Tuesday, May 16, 2017

It’s Time for the Insurance Industry to Unfriend Coal

Villagers in India’s Singrauli region celebrate stopping a coal mine project. Insurers play an essential role in the global coal sector. (Credit: Udhanshu Malhotra/Greenpeace) Click to Enlarge.
Insurance companies are supposed to protect us from catastrophic risks, and climate change is certainly the most serious risk that human society is facing.  In spite of this the insurance industry plays a critical role in enabling climate-destroying coal projects.

Every year coal kills millions of people through air pollution, accidents, and black lung disease.   Burning coal is also the single biggest contributor to climate change.   Even though better solutions are available, more than 1000 coal power plants are still in the planning cycle or under construction.   None of these projects can go ahead if average temperature increases are to stay below 2 degrees Celsius.

Insurance companies have a long-term self-interest in avoiding runaway climate chaos, which would make catastrophic weather events completely unpredictable.   “Left unchecked,” British insurer Aviva spelled out this threat most bluntly, climate change will “render significant portions of the economy uninsurable, shrinking our addressable market.”

In spite of their climate awareness and self-interest, insurance companies continue to be highly involved in financing coal and other fossil fuel projects.  With assets of $29 trillion under management, insurers belong to the world’s biggest investors.  According to a new report by Profundo, a research and advisory firm, Europe’s 15 biggest insurers and reinsurers have invested at least $131 billion in fossil fuel companies.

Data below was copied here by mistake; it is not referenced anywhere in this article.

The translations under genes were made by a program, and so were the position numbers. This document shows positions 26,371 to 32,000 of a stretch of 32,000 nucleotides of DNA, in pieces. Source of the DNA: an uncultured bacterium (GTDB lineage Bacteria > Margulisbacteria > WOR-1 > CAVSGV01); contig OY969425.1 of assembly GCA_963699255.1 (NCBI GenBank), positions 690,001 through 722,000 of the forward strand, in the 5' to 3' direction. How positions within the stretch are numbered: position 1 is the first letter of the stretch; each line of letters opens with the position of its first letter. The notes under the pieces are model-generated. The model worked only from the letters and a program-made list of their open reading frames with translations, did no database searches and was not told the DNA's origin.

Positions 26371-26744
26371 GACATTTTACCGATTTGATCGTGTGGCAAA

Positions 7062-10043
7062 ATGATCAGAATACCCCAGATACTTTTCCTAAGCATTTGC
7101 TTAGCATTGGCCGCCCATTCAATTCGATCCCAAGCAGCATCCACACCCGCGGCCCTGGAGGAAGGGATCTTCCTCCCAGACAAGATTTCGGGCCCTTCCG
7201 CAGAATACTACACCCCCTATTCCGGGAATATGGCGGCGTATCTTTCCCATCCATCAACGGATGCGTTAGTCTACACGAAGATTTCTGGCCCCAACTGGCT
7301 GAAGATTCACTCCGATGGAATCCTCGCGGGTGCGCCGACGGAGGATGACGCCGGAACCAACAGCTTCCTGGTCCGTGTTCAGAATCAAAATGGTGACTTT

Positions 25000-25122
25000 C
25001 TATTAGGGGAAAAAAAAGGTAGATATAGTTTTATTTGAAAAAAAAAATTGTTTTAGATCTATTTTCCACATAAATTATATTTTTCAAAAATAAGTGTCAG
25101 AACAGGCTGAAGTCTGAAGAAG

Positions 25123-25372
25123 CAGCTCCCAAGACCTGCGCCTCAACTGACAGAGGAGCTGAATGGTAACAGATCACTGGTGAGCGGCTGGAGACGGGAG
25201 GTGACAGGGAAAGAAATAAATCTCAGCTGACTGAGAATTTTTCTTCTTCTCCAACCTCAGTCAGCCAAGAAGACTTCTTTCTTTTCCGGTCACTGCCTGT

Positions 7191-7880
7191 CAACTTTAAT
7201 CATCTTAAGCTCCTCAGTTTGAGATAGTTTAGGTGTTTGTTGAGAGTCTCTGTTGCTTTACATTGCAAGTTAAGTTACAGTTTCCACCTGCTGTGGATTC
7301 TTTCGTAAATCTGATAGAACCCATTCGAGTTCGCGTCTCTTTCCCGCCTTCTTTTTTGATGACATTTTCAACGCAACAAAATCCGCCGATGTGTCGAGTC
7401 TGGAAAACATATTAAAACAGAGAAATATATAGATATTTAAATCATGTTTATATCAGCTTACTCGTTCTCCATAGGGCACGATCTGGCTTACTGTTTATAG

A separate report from Ceres, a group promoting responsible investment, found that the 40 largest insurance groups in the U.S. had invested at least 459 billion dollars in fossil fuels at the end of 2014.  U.S. insurers were on average even more strongly invested in the fossil fuel economy than other bondholders.

In a rapidly growing movement more than 700 institutional investors have divested from fossil fuels in recent years, and at least 24 international banks have committed to no longer finance coal projects.  The insurance industry is now also waking up to the threat.  Seven insurance companies from Europe and Australia – but none from the U.S. – have divested from coal over the past two years.

On April 26 France’s AXA was the first insurance company to stop enabling coal projects.  The world’s largest insurer announced at its annual general meeting that it would no longer offer property and casualty insurance to coal companies.  AXA argued that no longer underwriting coal would be consistent with its divestment from the coal sector.

Read more at It’s Time for the Insurance Industry to Unfriend Coal

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